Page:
Mid February sees wannabe next family-fantasy franchise The Spiderwick Chronicles offering up the story of three kids who find that a creepy old house is the portal into fantasyland. For the too-cool-for-school kids, there’s Step Up 2: The Streets, another inspirational step-dancing drama. You know it’s got cred because it uses a number instead of a word. Word. Jumper promises to be this week’s The Matrix, with Sam Jackson and friends going all bullet time as they use a pan-dimensional flux (or something) to spontaneously jump from one point to another. For zombiephiles (and there are more of them than you think … and they’re coming to get you, Babs) comes the promise of the long-awaited release of George Romero’s Diary of the Dead. If gut-crunching mayhem isn’t your idea of good times for a date, there’s also the Ryan Reynolds romcom, Definitely Maybe.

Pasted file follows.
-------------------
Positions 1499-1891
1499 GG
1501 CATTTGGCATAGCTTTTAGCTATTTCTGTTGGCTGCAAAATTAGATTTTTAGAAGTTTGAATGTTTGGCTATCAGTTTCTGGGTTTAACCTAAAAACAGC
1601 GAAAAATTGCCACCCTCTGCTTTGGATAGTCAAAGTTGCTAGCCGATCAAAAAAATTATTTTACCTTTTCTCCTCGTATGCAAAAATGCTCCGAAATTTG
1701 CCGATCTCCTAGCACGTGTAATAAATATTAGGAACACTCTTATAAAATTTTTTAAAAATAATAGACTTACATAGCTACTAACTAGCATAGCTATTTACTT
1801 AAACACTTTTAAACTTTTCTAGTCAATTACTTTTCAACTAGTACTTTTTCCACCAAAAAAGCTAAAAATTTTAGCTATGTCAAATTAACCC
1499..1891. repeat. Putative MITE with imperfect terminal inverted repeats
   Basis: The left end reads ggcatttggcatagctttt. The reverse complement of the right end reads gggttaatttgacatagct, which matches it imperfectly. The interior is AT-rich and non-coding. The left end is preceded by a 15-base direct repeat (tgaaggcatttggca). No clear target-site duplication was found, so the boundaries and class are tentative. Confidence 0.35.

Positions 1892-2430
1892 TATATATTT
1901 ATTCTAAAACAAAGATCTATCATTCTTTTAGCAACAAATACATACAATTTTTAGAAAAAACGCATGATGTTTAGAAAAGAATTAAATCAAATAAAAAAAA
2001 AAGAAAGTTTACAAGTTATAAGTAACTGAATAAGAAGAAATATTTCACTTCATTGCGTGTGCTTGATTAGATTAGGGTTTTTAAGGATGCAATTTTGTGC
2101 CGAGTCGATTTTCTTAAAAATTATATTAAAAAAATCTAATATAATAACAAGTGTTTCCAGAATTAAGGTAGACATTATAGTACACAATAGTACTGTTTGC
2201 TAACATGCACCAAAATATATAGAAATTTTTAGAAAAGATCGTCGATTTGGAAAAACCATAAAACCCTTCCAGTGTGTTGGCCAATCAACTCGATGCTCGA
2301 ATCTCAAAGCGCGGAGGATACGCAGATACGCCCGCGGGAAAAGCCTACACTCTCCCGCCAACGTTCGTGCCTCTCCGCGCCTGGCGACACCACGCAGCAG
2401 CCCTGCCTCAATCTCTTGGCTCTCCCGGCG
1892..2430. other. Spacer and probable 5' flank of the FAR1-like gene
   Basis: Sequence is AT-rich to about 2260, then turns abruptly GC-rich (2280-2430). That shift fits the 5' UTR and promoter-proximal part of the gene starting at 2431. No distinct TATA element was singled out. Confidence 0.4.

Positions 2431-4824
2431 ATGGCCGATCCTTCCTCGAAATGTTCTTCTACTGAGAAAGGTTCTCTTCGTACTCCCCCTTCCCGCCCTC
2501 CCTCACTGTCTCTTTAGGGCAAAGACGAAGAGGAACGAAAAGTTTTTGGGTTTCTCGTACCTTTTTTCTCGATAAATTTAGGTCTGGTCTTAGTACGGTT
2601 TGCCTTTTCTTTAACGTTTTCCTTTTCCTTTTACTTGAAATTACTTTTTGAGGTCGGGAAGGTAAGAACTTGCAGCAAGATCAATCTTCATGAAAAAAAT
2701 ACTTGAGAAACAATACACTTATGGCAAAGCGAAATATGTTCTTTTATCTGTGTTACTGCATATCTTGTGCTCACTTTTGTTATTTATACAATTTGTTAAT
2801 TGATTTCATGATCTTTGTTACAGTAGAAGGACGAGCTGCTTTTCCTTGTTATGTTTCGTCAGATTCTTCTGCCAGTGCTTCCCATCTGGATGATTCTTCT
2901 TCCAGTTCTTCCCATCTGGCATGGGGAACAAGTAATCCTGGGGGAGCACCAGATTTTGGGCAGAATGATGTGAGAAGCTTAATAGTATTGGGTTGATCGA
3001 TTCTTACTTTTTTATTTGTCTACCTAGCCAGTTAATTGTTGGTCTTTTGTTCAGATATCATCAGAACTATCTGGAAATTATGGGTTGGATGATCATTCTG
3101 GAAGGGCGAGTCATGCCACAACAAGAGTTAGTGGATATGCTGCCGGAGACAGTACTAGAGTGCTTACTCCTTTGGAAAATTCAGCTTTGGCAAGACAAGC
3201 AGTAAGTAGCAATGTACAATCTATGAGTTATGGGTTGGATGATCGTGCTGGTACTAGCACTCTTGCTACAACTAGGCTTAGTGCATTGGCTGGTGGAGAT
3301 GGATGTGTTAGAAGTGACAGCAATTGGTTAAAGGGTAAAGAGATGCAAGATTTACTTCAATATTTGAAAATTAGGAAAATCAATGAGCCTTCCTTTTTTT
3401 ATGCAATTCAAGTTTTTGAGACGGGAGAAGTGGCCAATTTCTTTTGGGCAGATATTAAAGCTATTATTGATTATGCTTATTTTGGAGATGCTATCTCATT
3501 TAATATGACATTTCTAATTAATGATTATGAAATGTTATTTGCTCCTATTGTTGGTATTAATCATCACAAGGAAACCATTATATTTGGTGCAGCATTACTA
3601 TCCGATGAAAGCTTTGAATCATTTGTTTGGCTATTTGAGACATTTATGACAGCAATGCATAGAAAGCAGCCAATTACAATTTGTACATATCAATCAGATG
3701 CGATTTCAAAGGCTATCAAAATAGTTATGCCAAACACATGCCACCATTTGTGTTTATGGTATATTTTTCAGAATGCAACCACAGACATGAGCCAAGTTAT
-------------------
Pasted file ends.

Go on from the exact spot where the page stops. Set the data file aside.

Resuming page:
<i>Other Boleyn Girl</i>

Or maybe not. Fortunately, February is the shortest month, and it nears the end with Vantage Point, a Rashomon ("That’s not the way I remember it!") -styled thriller about four different POVs on an attempted hit on the POTUS. For those jonesin’ for their “twee,” Frenchie director Michel Gondry drops by with Be Kind, Rewind. Jack Black and Mos Def accidentally erase all the videos in a video store and have to re-enact iconic film moments to cover their asses. Lowering the already painfully lowered brow, there’s also Witless Relocation, the new Larry the Cable Guy movie.

Actually, for all its shortness, February will just keep goin’ and going. The 29th sees Will Farrell dropping by with yet another madcap sports-themed comedy, Semi-Pro. This time it’s basketball. Fill in the blanks, we should be good at this by now. The alternative is the eye-candy appeal of The Other Boleyn Girl, featuring Natalie Portman and Scarlett Johansson. Unfortunately, it’s a period piece, which means lots of talking and lots and lots of clothing. And then there’s Eric Bana for those who prefer a different kind of fruit.

<i>Be Kind, Rewind</i>